Today the earth is changing • Speed of environmental changes has increased dramatically over the past 20 years • We have seen an increase in fire risk to the boreal forest, drought, flooding and severe storms. • Tropical disease has migrated pole ward. And a huge increase in skin cancer. • The natural environment has given way to human use as we over populate the planet.
Canada’s Arctic • Sea ice is shrinking: • Leading to the potential extinction of polar bears • Low ice flow prevents them from hunting the seals • Arctic communities have sinking shorelines • Other nations are going after previously inaccessible resources • United States, Russia, Denmark and Norway want to tap the rich oil and natural gas deposits • Increased shipping in the Northwest passage • Counties are questioning our claim to sovereignty in the arctic.
Growth and sustainability • Feeding the population • 70% of water is used in agriculture • Deforestation • Cleared for farmland • Cities expanding on previous farmland • Energy source • Genetically modified food • Garbage • Landfills are overflowing • Pollution is sinking in to ground water
Water Basics • People • Require 1.8l of water a day • State of the worlds water: • 2.5% of worlds water is fresh of that 70% is in ice caps and glaciers. 0.3% is in lakes and rivers the rest is in ground water • Drainage basins • (watersheds) are areas that when water falls on the ground it will all move into the same river system. • Water table • is the level at which a person must dig down to reach the water. Wells take ground water and cause the water table to lower and well to dry up.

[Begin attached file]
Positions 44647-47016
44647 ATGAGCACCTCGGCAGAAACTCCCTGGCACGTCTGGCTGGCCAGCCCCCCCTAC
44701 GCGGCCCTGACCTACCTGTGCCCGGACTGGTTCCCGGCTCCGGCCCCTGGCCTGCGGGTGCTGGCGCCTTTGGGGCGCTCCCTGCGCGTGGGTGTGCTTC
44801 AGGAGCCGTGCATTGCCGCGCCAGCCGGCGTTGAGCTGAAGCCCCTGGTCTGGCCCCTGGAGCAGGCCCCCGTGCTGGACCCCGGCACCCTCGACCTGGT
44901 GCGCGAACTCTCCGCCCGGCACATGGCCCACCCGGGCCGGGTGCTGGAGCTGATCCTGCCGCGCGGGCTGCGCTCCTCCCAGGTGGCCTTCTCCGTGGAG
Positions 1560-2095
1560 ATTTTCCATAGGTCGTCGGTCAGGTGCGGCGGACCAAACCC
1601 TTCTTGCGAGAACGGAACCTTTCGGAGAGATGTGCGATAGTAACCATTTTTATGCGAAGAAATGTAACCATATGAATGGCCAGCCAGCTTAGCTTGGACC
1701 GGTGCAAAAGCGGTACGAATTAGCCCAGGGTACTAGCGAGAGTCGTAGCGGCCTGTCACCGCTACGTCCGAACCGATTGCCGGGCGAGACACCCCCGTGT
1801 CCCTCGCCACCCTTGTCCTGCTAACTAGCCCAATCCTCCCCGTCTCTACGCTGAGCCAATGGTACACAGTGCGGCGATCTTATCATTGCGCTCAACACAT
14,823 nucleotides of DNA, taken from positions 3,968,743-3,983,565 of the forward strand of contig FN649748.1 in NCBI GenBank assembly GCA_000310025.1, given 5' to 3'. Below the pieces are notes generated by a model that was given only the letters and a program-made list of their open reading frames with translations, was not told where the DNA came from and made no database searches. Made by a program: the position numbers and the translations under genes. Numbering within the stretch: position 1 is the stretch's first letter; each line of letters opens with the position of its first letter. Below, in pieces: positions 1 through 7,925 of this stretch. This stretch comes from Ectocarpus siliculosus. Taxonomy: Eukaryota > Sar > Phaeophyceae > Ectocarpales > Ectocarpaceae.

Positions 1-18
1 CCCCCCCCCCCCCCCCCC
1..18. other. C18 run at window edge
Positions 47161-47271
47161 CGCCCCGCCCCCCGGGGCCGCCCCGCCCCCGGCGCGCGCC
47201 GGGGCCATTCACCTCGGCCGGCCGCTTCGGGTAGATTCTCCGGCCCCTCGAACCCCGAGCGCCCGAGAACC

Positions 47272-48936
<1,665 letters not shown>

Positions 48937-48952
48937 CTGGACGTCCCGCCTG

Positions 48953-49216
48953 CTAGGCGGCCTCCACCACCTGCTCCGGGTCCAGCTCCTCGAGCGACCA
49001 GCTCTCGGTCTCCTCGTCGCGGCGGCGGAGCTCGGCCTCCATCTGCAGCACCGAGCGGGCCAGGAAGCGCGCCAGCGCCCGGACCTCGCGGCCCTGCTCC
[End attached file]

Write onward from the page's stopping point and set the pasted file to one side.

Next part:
Aquifers • are areas of porous material that are capable of supplying large amounts of ground water normally has flowing water under some pressure • Springs & artesian wells • are created if there is enough pressure behind the aquifer to push water to the surface with out using a pump.
Water use today: • Industry • slowly being reduced due to new technology • Agriculture • by far the largest user of water for irrigation. • Domestic • amounts continue to rise and put huge strain on water supply in areas that are heavily populated.
Conserving our water • Domestic conservation will reduce the load on water in populated areas • with new low flow fixtures, night time watering of plants, and common respect for water. • Raise the cost of water will reduce the waist of companies and businesses. • Save & reuse more drain water.
Build dams: • although they have huge environmental problems like: loss of habitat, pollution from decaying material or contamination for material in the ground. Destruction of fish hatching areas. They do increase recreational opportunities & limit flooding.
Build desalinization plants: • currently cost is 10times that of traditional water supply so it is not practical for most areas.
Water PollutionDegradation of water quality due to biological chemical and physical criteria. • Types of H2O pollution: • Oxygen demanding waste (sewer and dead waste)
Pathogenic Organisms: (disease causing) micro organisms. Fecal coli form bacteria. • Nutrients (phosphorus and nitrogen) Cause algae to grow.
Oil Exxon Valdez • Toxic substances: heavy metals, & hazardous chemicals
Sediments: reduces quality of H2O • Thermal pollution: water coolant
NONPOINT SOURCES Rural homes Cropland Urban streets Animal feedlot POINT SOURCES Suburban development Factory Wastewater treatment plant Point and Nonpoint Sources
Treatment of pollution: • Buffer zones around rivers lakes and water sheds. • Sewage treatment facilities for sewage and city runoff. • Government regulations on shipping and manufacturing. • Education of public: waste disposal and product use.